Learning Trumps Results
For obvious reasons, we care a lot about “results” in the business context. Like all good things, however, results has a bit of a shadow side. By focusing so much on the results, we often will seek to get (or at least try to prove) results at the expense of actually learning from what we’re doing.
In The Lean Startup, Eric Ries makes reference to “vanity metrics” in the world of technology startups. If you’re building a new app, for instance, tracking a gloriously upward trend of the number of users may make you feel better (look at the “results” we’re getting!!), but unless that helped you learn how to make the product better or more relevant to your market, then you’re not actually making progress. What are those users doing, and can we say (with confidence) why they are choosing to act that way? That kind of learning is valuable, so let’s get metrics that track those results.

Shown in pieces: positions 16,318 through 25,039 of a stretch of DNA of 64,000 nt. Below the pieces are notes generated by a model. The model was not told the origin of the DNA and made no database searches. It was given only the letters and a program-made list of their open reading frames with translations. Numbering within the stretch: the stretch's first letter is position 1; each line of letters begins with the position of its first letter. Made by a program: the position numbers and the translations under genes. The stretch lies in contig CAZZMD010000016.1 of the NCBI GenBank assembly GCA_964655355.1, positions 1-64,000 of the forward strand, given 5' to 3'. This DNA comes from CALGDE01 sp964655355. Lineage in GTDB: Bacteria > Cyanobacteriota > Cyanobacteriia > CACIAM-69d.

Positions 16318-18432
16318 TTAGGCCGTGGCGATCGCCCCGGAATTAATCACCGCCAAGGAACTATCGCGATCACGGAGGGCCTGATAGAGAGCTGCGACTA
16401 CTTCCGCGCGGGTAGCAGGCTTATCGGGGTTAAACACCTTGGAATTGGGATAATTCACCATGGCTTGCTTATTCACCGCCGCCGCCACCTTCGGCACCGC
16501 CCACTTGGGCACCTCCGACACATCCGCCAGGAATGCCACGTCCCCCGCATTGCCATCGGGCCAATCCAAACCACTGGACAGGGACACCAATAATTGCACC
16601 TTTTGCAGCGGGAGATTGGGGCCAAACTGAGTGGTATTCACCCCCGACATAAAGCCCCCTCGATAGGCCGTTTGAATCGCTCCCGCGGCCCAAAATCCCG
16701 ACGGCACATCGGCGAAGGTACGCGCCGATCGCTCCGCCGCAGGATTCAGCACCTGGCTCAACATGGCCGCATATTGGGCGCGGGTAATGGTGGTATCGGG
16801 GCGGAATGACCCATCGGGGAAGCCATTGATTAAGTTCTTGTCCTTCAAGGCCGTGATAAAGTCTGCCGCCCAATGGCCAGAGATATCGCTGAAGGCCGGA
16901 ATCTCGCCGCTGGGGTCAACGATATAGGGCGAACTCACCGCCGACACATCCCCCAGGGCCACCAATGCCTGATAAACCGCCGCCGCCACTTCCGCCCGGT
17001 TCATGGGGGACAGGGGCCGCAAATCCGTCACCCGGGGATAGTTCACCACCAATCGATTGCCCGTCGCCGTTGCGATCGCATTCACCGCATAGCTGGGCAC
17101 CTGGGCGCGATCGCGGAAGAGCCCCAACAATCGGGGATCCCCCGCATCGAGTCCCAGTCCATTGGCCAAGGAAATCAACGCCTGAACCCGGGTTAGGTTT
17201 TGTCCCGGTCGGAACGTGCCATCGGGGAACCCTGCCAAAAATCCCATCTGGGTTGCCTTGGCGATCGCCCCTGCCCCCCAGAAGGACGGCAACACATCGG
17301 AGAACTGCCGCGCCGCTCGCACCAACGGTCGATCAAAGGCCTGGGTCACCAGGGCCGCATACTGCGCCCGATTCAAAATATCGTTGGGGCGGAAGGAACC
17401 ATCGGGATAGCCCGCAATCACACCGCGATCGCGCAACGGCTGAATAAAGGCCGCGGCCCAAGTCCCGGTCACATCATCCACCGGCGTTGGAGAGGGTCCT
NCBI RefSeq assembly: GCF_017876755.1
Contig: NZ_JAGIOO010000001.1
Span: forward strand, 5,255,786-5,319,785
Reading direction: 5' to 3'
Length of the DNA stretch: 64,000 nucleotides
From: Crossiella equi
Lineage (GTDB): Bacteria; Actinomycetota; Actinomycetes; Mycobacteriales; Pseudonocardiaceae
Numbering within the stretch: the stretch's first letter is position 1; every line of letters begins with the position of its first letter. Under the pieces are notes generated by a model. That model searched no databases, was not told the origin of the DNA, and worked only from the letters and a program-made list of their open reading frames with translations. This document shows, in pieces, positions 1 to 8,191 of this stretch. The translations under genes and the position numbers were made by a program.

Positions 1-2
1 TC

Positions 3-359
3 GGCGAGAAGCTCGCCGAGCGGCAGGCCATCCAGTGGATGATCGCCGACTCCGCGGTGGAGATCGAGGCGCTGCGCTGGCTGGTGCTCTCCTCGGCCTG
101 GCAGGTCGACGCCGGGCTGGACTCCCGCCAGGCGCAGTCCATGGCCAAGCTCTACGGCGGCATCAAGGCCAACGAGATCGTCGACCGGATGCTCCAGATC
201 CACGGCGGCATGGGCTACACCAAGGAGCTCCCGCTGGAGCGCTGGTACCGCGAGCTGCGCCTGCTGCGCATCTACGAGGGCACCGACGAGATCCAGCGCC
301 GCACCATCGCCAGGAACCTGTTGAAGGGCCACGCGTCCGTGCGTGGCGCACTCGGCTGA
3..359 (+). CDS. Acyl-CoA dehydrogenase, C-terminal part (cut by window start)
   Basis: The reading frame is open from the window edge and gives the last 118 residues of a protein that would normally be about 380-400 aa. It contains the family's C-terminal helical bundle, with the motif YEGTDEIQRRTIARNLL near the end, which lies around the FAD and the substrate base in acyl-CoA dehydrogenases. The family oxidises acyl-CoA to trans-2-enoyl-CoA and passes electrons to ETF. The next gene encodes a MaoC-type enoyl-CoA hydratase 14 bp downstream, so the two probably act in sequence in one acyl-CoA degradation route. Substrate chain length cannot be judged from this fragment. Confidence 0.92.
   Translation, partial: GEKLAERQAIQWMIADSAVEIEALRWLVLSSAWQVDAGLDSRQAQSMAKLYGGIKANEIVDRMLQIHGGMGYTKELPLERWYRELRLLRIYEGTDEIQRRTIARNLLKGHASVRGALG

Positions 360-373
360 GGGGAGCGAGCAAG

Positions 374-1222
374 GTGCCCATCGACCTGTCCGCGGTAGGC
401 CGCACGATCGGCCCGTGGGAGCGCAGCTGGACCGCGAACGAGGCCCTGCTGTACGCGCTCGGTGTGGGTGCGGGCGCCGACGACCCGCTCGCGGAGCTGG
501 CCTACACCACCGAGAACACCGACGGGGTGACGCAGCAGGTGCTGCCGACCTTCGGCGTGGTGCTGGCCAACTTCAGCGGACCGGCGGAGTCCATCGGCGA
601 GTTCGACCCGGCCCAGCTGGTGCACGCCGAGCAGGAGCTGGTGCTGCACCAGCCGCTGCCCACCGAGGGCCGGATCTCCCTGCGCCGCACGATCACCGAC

Want to improve employee engagement? Then be careful about simply tracking an engagement score from year to year. Unless you can craft some powerful hypotheses that you can test, it may amount to wasted effort. Results (and their metrics) still matter, of course, but if you don’t have real learning at the foundation, you’ll end up falling farther behind DESPITE the results you’re getting.